When I started out in the field of UX in around the year 2000, personas didn’t really exist as part of the design process at that time. Over the years, I became aware of personas as a concept, but I never really embraced them as a useful process until very recently. I now realize how effective and useful they are, particularly for humanizing our research efforts when engaging with business stakeholders.
In this guide, we will cover everything you need to know about why, how and when to create and use personas during the UX design process. This is aimed at those who are new to UX design, and those who may be more experienced, but have not engaged in the process of creating personas.
A UX design persona is a fictitious person that is created to represent a target audience or group. While personas are often created to represent a specific target audience, they can also be used to provide insight into the motivations of existing users or customers.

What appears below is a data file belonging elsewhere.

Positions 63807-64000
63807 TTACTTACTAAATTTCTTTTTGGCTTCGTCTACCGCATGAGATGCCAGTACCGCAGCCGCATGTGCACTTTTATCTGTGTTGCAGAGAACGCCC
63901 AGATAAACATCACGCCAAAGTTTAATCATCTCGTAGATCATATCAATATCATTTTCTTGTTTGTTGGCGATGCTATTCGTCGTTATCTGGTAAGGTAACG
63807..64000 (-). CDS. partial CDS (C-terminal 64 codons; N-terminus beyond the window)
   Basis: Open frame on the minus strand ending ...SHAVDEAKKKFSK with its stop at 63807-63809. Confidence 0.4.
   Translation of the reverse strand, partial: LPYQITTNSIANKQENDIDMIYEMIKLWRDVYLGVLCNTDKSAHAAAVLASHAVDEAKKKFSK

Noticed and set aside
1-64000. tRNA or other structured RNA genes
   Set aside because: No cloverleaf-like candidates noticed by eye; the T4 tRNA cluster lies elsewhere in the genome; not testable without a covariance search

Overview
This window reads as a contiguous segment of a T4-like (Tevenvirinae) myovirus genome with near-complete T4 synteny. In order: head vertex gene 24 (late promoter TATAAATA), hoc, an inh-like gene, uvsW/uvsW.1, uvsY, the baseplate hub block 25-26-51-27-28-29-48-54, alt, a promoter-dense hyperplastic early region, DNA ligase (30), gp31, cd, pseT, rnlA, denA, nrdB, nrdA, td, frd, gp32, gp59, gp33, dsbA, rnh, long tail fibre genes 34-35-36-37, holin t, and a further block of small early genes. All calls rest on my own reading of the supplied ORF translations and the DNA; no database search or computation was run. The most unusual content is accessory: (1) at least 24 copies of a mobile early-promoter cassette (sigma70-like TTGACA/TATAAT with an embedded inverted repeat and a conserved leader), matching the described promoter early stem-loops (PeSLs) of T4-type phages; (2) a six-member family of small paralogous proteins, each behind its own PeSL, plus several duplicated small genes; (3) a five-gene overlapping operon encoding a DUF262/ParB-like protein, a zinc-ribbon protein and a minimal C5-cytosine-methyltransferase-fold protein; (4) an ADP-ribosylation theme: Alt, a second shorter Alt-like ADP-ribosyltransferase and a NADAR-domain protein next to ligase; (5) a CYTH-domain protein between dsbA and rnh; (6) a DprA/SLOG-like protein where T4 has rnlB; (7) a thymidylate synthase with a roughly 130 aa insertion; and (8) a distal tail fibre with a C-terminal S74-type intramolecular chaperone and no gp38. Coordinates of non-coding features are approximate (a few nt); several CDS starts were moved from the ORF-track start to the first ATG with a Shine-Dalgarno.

The characteristics of a persona can be based on real customer data, such as demographic information and behavioral patterns, and are used by UX designers to develop a better understanding of the customer. Personas provide designers, developers, and product owners with a snapshot of the attitudes, behaviors, challenges, needs, and goals of a particular user type.
Personas can be used to ensure that a product or experience is designed with the user in mind, rather than making assumptions about how they should use the product or interact with the design. They can create focused conversations and provide a better understanding of the user journey.
Personas are sometimes developed directly through user interview data, and sometimes solely on target audience research, but more on this later.
Image by Gordon Johnson from Pixabay
In my experience, one of the key benefits of working with personas during the design process is the humanization of the customer not only for the designers but for the wider team. Once we had created our personas, we would print them out and stick them up on the wall where the developers worked. This was a constant reminder for them that our customers were real, and that part of their job was to help solve our customer's challenges and pain points.